Every so often, the calendar delivers a little gift.
Wrapped in a cosmic bow is an elusive, corporate-recognized, paid national holiday landing on a weekend, resulting in either a Friday or a Monday off in observation of the day.
It's the mythical 3-day weekend.
The mythical 3-day weekend isn't only rare, its busy. Whether you choose to work or play, those days are valuable. For people like us, who's work is play, the time is even more golden.
I've just finished getting replacement hydrolic hoses made for the compact utility tractor, along with a trip to the mill for pig feed. The Ag store was the last stop for bales of pine shavings, muck boots, bags of 10-10-10, pasture seed, and 5-foot metal stakes. Among several other tasks laid out for this weekend is the expansion of the chicken enclosure, cleaning out the coop, and putting down fresh shavings . My husband is busy on the big John Deere, bush-hogging the apple orchard, and raking out areas to be seeded with pasture grass. When I return to the farm, my job is laying out weed barrier for the beans and beets in the big, main seasonal garden, and helping with the chicken fencing.
My husband is the Service Manager for an area John Deere dealership. So in his business, summertime is an all-hands-on-deck, 12-hour shift kind of job. Every now and then, he gets a day off. Farmers don't take days off in the growing season. Some operations- like Dairys- don't know what a day off is. Cows don't know about Thanksgiving, Christmas, Easter or July 4th. To them, these precious American holidays are just another chance to chew. And chew some more.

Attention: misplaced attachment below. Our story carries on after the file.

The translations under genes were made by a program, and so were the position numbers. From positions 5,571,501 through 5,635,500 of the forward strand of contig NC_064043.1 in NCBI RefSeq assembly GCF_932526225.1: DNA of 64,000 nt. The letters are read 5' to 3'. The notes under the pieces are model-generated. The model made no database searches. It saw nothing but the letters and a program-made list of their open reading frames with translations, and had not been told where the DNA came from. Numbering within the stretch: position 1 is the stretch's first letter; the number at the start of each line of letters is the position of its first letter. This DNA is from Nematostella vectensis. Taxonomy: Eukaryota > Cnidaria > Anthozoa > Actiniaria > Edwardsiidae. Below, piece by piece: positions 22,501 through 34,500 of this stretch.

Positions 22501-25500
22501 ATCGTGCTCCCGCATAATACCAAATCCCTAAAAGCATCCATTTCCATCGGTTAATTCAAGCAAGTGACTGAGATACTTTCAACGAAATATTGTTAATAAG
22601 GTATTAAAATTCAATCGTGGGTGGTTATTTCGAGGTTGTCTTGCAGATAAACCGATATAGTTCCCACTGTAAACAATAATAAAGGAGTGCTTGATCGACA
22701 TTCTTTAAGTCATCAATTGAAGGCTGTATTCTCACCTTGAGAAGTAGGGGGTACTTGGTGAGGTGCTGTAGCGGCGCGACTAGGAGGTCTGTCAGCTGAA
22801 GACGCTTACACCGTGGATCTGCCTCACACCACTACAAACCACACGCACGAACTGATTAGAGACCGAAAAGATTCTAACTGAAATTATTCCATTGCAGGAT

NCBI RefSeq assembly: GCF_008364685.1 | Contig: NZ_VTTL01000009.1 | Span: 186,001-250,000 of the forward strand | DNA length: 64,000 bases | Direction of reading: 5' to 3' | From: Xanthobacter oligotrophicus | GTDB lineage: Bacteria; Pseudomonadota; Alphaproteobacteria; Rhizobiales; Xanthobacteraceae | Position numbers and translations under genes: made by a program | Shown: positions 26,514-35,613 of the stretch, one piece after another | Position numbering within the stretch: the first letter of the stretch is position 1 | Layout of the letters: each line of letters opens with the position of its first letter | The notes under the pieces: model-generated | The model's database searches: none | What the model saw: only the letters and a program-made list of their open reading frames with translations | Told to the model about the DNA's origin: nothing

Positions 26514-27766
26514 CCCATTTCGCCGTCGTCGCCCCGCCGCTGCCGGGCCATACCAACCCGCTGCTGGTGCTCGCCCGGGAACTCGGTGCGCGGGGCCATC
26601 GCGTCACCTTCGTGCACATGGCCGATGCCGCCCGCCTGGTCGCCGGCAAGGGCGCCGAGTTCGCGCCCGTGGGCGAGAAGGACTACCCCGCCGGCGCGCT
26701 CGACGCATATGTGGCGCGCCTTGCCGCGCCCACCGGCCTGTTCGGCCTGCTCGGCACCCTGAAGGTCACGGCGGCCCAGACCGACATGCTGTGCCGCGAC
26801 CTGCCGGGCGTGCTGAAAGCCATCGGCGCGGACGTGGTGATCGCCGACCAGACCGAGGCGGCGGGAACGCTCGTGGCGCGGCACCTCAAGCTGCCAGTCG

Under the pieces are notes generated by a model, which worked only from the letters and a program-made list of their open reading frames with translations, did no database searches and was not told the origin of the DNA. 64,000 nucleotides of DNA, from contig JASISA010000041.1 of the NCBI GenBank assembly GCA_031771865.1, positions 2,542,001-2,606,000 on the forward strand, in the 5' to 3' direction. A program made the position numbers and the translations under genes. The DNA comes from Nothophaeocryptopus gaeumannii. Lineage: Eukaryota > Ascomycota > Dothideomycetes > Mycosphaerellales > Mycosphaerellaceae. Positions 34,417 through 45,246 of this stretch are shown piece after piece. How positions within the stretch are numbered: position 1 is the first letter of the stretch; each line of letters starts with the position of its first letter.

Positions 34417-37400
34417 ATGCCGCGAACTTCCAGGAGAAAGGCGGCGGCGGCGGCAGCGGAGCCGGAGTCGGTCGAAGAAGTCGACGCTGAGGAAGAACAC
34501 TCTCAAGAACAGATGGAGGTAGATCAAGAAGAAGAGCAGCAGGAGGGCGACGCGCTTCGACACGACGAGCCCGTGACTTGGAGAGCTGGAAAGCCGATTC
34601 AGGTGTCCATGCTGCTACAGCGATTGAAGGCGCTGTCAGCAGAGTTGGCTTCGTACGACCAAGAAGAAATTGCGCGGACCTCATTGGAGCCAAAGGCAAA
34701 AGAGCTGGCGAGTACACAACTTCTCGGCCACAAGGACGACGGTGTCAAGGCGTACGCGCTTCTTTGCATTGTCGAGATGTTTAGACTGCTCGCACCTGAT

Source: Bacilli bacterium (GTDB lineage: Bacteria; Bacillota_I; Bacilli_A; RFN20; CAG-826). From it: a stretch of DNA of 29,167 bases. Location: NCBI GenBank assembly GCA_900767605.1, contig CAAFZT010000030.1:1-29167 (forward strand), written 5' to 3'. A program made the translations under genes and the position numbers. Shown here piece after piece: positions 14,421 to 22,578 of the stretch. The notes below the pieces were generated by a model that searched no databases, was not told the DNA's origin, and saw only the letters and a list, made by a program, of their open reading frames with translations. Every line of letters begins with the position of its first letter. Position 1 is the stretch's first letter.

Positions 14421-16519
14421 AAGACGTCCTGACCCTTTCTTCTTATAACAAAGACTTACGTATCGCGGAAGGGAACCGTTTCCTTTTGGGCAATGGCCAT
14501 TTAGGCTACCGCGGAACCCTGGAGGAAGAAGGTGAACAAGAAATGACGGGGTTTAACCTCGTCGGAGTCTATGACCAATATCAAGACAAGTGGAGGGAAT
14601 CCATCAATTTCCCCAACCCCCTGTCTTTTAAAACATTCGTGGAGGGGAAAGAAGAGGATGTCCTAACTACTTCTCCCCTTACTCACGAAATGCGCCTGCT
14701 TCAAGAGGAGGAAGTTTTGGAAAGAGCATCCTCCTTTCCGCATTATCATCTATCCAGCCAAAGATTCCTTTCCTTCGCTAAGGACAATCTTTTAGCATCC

We're not having a big July 4th bash this year. Its a deviation from the past 10 years, where we'd lay out a big spread, invite all our friends, play games, and shoot off fireworks. This year is all about gettin' it done. There's always something to do on a farm, and ours is no exception. We're in year 3 of carving out our little piece of heaven from old farmland, which hasn't been worked in decades. We've rebuilt the pond, cut in a driveway, built a 1000 foot driveway, put up a pole barn, and installed dozens of baby trees. Within 18 months, we hope to build a small log cabin, and move to the farm full time. Right now, we must be content with driving the 5 miles from our tiny village cottage to work, feed and maintain.
July 4th is still a meaningful holiday, however, and we want to have some fun. One dish I'm preparing is today's recipe, cut from a 1980's Southern Living magazine. Prosciutto was an exotic ingredient in the U.S. south 30 years ago. In fact, there is a small note at the top of the recipe: If proscuitto isn't available, substitute cooked, crumbled bacon and reduce butter to 1/4 cup.
Aren't vintage recipes fun? Today, the idea of proscuitto not being available is like scouring the grocery stores for canned tuna or peanut butter. Enjoy your 3-day weekend, try this recipe, and have fun no matter what you do!
The Rediscovered Recipe Box #23- Party Pasta With Proscuitto
1/2 cup butter, divided
2 cups thin proscuitto strips (about 1/3 pound)
1 (12 ounce) package spinach fettuccine, uncooked
1 1/2 cups whipping cream
1/2 cup freshly grated Parmesan cheese
1 (14 ounce) can artichoke hearts, drained and cut in half
1/2 cup chopped fresh or frozen chives, divided
Melt 1/4 cup butter in a skillet. Add proscuitto, and cook over medium heat, stirring often, until browned; drain. Set aside.
Cook pasta according to package directions; drain.
Melt remaining 1/4 cup butter in a Dutch oven over medium heat. Add pasta, cream, cheese, artichoke hearts, and 1/4 cup chives; toss gently. Arrange on a serving platter.
Sprinkle with procuitto and remaining chives. Serve immediately.